• I should point out that when I say love the sinner, I’m not putting labels on anyone. The Bible says all have sinned. I am trying to echo what Jesus said – which was to love everyone. This isn’t a question of gay or straight or anything else, except that Jesus told us to love everyone and as a Christian that should be our concern with others.

  3. Sarah permalink

    Hey David, loved your article. I am 100% behind the point you are making. I would say though that Gandhi also had a point in the sense of when people are abusing you etc. In my case for example I could love my Dad who was abusing me but hate what he was doing. Because of God I can even say that I don’t judge my Dad for what he did because, though I was completely innocent on that account yet I too am a sinner but I manifest differently and am also capable of heinous things.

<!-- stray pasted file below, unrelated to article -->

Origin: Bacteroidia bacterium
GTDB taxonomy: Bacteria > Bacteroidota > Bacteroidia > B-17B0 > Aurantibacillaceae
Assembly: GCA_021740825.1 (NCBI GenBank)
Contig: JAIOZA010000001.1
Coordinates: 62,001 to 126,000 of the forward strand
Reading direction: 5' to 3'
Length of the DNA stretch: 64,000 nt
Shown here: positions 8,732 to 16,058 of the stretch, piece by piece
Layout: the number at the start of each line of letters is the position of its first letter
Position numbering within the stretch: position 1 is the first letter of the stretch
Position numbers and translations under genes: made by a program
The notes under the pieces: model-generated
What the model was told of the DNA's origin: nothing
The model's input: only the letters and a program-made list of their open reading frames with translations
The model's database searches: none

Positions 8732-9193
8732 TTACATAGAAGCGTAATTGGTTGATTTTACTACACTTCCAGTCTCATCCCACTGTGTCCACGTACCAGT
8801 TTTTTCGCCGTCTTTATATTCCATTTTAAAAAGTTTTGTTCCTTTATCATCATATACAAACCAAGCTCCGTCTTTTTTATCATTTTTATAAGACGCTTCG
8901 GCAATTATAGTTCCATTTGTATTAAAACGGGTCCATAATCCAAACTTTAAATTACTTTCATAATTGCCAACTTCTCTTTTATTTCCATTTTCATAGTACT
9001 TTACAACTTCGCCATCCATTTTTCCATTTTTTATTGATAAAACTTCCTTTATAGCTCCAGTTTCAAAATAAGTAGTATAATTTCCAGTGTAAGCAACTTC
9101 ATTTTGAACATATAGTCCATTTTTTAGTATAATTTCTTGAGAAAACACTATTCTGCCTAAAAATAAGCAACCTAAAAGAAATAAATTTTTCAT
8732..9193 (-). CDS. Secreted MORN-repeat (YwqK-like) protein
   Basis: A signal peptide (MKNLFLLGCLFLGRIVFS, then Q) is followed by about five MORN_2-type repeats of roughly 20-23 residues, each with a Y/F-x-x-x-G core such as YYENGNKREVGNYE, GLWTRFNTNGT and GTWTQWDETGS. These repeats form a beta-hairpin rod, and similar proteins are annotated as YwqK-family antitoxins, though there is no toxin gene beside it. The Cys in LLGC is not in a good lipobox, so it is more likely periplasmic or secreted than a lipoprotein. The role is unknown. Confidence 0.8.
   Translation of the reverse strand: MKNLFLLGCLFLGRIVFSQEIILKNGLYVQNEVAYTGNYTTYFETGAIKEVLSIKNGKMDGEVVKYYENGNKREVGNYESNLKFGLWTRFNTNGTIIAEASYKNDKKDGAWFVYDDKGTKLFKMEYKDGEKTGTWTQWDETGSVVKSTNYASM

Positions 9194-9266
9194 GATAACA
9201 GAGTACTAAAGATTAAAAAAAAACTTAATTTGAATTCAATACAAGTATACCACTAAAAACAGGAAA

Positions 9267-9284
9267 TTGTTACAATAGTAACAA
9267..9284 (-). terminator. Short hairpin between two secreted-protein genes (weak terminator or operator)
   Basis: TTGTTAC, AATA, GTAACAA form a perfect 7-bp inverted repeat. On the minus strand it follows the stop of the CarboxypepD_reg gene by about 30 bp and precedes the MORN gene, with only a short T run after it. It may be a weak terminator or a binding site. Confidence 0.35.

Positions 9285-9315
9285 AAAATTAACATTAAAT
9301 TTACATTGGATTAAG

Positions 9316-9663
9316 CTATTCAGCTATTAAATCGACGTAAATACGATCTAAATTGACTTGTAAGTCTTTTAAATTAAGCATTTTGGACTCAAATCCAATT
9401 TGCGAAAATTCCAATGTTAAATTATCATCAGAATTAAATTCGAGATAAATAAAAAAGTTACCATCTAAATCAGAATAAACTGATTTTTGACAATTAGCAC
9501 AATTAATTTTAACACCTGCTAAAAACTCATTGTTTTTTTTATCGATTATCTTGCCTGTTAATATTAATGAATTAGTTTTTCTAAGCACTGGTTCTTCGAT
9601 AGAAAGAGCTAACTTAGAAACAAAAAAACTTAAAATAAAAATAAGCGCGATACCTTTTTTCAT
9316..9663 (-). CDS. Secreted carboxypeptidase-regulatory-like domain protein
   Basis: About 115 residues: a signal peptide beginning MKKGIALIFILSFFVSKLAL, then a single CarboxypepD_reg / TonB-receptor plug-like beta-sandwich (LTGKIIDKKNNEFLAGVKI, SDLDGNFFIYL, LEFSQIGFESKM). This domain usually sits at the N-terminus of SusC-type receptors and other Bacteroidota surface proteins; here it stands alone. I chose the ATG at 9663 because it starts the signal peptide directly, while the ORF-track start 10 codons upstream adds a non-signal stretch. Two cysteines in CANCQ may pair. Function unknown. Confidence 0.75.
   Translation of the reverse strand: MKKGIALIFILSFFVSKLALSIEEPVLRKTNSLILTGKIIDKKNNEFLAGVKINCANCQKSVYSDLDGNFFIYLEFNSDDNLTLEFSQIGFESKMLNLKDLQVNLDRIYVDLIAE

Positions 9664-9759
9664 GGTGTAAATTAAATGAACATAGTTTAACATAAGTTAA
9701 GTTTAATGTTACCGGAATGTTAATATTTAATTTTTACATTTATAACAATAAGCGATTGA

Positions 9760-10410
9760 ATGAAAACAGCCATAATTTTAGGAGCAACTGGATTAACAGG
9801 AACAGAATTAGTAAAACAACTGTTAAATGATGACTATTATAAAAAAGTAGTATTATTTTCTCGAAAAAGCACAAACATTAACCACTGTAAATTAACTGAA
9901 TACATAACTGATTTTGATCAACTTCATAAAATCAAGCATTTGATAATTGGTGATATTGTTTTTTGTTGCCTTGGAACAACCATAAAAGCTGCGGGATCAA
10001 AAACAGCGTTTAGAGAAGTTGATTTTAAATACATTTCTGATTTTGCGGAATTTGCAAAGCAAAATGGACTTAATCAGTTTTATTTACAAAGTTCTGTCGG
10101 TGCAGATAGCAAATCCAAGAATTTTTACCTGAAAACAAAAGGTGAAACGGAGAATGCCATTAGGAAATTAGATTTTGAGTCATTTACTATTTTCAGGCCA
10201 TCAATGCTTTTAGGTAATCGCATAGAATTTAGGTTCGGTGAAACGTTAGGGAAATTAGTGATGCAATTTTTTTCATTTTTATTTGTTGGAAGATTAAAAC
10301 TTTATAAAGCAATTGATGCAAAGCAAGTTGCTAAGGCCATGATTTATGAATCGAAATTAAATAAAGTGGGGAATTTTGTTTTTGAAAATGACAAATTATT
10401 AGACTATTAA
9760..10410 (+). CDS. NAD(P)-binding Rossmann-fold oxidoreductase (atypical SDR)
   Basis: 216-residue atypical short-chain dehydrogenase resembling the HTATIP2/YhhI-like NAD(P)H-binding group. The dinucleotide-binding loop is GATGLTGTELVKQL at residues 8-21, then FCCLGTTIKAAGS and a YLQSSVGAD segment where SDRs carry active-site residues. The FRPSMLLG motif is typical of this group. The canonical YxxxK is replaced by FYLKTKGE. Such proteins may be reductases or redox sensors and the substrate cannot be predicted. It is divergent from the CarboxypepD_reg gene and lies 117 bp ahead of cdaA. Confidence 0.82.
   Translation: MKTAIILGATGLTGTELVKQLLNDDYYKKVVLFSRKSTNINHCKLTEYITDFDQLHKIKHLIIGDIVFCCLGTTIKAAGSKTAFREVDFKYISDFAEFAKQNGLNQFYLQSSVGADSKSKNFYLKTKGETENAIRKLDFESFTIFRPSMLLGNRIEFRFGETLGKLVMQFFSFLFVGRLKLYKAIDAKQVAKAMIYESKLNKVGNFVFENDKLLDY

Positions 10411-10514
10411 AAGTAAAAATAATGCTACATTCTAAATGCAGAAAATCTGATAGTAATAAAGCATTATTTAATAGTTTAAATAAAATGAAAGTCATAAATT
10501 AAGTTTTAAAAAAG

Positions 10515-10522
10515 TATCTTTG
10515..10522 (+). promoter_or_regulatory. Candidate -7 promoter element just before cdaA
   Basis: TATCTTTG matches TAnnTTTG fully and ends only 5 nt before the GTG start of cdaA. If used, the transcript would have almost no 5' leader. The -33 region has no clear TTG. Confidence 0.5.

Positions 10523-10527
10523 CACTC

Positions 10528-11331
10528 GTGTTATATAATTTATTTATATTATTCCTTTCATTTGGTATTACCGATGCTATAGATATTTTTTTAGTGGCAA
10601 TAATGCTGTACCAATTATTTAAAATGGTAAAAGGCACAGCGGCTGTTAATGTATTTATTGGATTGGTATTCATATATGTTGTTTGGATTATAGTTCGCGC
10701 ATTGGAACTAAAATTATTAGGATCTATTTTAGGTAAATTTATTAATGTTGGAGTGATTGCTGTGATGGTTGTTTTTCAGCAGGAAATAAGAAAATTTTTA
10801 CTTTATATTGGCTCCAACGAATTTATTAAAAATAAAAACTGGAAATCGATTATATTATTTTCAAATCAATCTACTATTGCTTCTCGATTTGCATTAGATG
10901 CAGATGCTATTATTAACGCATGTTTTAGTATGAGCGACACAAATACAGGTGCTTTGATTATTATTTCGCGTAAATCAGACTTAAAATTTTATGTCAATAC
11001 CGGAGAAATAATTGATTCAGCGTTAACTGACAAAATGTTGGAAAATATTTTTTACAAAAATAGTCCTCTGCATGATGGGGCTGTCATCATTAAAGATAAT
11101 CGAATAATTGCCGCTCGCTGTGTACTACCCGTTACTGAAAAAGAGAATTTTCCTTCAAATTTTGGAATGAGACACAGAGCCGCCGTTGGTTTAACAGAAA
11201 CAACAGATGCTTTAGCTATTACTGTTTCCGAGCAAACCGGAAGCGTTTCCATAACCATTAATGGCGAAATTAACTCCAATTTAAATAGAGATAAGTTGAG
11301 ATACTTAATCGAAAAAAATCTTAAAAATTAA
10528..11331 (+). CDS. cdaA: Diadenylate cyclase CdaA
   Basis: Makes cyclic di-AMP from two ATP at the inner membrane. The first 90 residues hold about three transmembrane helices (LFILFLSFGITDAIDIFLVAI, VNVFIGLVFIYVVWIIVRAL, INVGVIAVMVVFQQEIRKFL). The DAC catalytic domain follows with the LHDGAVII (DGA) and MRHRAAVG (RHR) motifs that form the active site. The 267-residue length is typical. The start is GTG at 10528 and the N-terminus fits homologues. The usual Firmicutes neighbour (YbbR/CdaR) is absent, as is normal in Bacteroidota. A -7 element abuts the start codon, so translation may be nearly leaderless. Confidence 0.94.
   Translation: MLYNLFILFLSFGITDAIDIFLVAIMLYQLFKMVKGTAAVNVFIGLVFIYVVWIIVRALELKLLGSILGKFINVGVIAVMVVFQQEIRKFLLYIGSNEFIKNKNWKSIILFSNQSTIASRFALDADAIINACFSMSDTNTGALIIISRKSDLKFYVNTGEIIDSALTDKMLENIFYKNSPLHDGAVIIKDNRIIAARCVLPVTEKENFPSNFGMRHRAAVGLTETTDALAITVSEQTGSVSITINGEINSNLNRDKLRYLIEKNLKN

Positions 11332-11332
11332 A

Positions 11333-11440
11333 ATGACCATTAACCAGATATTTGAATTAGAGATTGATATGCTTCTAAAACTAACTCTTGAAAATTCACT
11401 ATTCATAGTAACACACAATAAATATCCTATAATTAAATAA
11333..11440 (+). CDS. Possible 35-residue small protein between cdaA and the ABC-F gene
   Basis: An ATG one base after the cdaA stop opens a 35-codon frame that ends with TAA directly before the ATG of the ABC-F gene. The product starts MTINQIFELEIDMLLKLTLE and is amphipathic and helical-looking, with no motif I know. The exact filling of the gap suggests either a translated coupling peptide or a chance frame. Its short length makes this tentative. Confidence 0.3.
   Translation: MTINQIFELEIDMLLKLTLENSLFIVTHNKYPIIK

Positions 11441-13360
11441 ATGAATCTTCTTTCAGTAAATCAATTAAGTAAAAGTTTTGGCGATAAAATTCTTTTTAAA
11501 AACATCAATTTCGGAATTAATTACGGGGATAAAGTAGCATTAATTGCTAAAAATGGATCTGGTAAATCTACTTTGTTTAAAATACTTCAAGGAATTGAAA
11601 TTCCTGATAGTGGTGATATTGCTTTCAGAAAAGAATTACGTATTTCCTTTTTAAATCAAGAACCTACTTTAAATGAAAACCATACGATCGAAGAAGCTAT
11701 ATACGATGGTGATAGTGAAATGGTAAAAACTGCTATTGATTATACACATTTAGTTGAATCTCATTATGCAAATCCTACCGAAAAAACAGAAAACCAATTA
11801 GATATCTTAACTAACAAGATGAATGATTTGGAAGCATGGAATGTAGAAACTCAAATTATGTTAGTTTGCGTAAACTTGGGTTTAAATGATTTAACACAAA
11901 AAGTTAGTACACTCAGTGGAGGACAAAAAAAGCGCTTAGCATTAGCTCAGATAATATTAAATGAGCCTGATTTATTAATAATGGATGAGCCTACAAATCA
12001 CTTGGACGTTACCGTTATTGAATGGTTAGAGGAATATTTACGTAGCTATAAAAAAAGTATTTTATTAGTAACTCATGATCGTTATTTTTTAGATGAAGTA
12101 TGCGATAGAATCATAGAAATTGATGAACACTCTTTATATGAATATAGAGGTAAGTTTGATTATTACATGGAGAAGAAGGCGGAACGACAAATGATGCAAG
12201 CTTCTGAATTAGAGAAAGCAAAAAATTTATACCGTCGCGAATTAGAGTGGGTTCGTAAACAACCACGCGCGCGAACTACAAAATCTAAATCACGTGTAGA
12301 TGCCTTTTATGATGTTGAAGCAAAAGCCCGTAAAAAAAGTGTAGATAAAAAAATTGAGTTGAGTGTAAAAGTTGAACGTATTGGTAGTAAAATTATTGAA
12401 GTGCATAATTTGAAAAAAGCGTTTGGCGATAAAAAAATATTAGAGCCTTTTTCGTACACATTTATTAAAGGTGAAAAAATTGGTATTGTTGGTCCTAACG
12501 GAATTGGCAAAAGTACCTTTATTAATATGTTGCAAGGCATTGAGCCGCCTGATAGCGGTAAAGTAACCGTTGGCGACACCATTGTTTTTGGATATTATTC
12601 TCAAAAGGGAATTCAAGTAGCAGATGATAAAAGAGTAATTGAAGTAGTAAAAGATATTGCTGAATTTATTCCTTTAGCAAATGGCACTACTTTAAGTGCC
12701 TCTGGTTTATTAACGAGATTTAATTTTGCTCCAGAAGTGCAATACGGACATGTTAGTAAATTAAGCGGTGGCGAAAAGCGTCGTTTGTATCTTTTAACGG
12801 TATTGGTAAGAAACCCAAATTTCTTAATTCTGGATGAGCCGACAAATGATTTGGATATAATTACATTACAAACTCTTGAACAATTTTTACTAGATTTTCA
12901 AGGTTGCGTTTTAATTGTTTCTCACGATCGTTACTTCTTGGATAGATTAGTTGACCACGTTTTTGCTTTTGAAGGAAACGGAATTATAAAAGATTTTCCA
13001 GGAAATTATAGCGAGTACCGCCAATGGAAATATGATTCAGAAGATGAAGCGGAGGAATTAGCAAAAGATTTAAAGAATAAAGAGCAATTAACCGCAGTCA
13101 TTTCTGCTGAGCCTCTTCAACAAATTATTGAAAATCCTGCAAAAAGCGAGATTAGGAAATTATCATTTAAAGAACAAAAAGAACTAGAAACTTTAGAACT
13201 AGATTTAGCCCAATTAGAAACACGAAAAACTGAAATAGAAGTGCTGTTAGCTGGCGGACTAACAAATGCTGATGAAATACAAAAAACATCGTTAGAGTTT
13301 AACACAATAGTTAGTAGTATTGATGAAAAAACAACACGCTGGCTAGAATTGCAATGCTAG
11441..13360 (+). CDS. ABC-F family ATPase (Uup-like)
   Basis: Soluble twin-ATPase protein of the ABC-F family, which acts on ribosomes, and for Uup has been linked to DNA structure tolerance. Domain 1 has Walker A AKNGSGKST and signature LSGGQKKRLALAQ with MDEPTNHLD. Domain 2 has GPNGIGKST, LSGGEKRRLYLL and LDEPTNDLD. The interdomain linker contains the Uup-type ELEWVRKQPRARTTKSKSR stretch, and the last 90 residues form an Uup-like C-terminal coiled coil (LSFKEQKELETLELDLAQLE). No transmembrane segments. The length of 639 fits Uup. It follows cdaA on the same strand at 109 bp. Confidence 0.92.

• You’ve got a good point Sarah. I suppose the context I am referring to is when people talk about hating the sin of another when that sin is not against them. The bible does address how to deal with people when they sin against you, so it’s another category. Thanks for bringing up this good point.

  4. Sin is “alienation from God.”

    Paul said that a number of other bad things followed from this condition. He may well have been wrong about some of them; he was after all a 1st Century Jew rather than a 1st Century Greek.

    But if you aren’t alienated from God, you’ve got someone you can dependably ask, whether anything you want to do is wrong or mistaken. You don’t need to search your Bible to find out what someone else thought about it.

    Maybe you should seriously consider a Bible passage, or listen to what someone else is telling you– but then there’s that silent witness you can always ask, “What about this? Do I need to change my mind about this?– or is what they’re telling me just a crock?”

    —–

    But if another person’s ways are doing them harm… and they can’t/won’t do anything but what they (so-far) need to keep doing… I can see where “hate the sin” makes a lot of sense. It just doesn’t, in my experience, help a person I love do anything else.

    Whereas continuing to love them… as myself, because they are “as myself” and, at root, truly are the same self… might help, might not– doesn’t hurt us!